I thought this would be a good follow-up to yesterday's proverb, Publica fama non semper vana, "Common gossip is not always groundless." Today's proverb is an actual defense of something so outrageous that it might sound like a made-up story, when in fact the teller wants to insist that the story is true. A fuller form of the proverb is Non ficta fabula, sed vera historia, "Not a made-up story, but a true account."
In a lovely play on words, this Latin saying is also the motto of the Storey family. (There are actually many family mottoes which are based on this kind of word-play between the family's name in English and the contents of their Latin motto.)
I thought this would be a good opportunity to say something about the fabulous (!) linguistic fortune of the Latin word fabula. The word means simply "story" in Latin, and it gives us many English words, such as "fable," but also "fabulous." Today people use "fabulous" simply to mean something "good, great, excellent," but originally it meant something celebrated in myth or legend, as in this 1601 translation of Pliny by Philemon Holland, where he refers to "Atlas, the most fabulous mountaine of all Africke."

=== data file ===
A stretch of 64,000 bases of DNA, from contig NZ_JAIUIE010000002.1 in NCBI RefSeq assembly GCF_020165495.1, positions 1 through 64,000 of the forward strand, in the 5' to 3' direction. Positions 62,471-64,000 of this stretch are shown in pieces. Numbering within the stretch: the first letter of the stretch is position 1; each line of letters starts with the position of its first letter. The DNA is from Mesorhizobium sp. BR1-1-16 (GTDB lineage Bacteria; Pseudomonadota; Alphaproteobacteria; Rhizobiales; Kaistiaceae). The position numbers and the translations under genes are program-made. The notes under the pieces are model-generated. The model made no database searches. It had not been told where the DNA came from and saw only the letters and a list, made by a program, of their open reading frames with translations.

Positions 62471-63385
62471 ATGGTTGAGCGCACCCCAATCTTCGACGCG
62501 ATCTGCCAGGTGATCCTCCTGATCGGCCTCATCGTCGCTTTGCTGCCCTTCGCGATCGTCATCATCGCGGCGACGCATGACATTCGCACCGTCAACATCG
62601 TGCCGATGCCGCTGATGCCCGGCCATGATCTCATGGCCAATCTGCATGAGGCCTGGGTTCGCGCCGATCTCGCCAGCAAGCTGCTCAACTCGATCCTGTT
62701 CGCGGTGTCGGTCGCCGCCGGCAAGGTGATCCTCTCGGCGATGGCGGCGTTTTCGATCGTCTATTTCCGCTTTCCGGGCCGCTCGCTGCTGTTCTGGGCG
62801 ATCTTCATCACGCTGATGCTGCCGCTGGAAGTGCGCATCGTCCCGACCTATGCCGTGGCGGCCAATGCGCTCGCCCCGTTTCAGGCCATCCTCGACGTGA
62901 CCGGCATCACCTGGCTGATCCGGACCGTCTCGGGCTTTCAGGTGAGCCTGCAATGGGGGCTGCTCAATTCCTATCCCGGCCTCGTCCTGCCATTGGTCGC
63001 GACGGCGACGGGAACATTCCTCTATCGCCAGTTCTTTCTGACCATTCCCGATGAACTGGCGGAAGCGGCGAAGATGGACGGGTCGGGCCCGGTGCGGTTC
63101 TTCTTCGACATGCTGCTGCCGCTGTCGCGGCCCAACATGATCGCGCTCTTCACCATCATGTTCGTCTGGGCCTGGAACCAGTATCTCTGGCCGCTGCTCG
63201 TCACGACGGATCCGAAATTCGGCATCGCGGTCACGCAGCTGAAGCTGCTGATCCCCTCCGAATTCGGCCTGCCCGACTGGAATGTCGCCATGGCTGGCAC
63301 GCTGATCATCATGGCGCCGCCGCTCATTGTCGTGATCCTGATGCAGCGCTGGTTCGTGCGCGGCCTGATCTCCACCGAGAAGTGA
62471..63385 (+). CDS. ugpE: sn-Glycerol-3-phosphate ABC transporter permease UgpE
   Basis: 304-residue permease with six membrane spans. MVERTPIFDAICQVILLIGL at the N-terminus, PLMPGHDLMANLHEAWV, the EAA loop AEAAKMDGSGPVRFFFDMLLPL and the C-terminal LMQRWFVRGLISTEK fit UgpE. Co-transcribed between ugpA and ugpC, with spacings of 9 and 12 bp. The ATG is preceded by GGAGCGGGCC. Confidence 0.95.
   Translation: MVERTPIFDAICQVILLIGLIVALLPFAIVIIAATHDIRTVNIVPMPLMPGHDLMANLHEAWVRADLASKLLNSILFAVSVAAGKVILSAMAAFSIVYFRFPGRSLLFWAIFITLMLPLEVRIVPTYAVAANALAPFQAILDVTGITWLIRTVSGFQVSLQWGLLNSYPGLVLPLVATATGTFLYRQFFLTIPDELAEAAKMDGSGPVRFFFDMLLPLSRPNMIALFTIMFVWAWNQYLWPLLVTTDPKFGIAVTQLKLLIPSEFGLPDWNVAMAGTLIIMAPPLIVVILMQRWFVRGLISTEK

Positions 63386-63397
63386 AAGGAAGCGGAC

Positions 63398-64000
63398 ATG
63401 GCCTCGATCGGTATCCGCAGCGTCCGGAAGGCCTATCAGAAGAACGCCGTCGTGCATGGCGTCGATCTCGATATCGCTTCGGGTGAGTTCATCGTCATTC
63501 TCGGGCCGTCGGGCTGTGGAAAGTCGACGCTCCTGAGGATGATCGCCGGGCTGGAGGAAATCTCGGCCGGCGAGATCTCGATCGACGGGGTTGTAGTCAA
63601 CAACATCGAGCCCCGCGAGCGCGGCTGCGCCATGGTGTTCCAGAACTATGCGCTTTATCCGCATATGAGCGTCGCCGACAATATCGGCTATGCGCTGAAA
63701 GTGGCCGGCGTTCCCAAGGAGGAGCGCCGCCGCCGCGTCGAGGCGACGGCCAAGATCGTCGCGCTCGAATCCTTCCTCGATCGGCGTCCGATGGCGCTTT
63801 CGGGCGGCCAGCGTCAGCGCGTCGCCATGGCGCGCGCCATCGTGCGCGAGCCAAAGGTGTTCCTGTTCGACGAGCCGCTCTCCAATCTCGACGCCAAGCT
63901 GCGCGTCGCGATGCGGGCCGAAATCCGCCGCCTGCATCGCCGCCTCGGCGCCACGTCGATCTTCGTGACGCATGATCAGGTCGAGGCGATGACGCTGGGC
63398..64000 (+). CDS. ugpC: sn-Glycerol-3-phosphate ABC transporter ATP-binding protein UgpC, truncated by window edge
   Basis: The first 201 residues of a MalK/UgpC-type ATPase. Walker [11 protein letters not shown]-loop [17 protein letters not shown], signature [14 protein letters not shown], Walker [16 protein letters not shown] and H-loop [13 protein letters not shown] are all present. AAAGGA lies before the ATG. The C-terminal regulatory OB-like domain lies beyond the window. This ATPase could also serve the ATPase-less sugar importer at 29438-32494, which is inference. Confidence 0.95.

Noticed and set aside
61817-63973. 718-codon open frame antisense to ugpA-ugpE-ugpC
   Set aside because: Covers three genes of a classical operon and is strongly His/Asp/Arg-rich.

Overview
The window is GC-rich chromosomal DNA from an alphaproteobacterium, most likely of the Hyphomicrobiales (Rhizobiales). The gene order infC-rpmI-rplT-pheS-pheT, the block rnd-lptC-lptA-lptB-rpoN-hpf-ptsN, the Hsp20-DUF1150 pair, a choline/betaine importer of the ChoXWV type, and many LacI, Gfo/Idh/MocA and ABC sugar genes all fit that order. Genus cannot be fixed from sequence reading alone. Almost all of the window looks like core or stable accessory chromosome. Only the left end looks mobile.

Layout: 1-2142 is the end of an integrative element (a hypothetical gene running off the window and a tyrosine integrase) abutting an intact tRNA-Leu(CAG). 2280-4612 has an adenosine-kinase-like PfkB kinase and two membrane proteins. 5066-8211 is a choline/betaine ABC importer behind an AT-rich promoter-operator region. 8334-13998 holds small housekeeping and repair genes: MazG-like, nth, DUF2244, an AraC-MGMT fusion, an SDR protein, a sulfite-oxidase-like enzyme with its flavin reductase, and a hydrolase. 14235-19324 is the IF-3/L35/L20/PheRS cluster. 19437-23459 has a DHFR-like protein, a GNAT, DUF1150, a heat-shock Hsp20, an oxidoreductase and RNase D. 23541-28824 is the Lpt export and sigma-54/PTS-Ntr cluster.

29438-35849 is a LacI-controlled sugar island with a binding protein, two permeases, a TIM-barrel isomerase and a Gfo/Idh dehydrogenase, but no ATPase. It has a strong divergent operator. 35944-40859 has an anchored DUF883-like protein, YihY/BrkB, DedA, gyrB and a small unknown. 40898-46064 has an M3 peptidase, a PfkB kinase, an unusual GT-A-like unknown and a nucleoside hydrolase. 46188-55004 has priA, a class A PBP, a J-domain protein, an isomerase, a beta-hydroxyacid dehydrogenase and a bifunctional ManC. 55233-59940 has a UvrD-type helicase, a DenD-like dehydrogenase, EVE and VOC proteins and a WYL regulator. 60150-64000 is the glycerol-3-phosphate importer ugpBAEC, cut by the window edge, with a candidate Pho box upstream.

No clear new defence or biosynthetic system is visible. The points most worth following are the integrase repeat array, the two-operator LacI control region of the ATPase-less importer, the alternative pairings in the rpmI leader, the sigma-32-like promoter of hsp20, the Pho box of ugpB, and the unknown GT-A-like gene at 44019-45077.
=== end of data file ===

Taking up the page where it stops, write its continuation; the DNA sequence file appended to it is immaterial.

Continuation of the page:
More important, in the Romance languages, the late Latin word fabulare, "to tell stories, to narrate," came to have a more and more general meaning until it became the standard verb of speaking, as in Spanish hablar, which is directly descended from Latin fabulare, as is the Portuguese falar. The Greek word parabola, "parable," gave rise to a similar late Latin word, parabolare, also meaning "to tell stories," and this in turn gave rise to the Italian parlare and French parler. The poor Latin loquor did not have much of a future at all, compared to the fortunes of fabulare and parabolare.
In short, as the history of the words themselves can prove, telling stories is what speaking is all about, fundamentally. So, with a salute to the word fabula, here is today's proverb read out loud:
17. Fabula, sed vera.
The number here is the number for this proverb in
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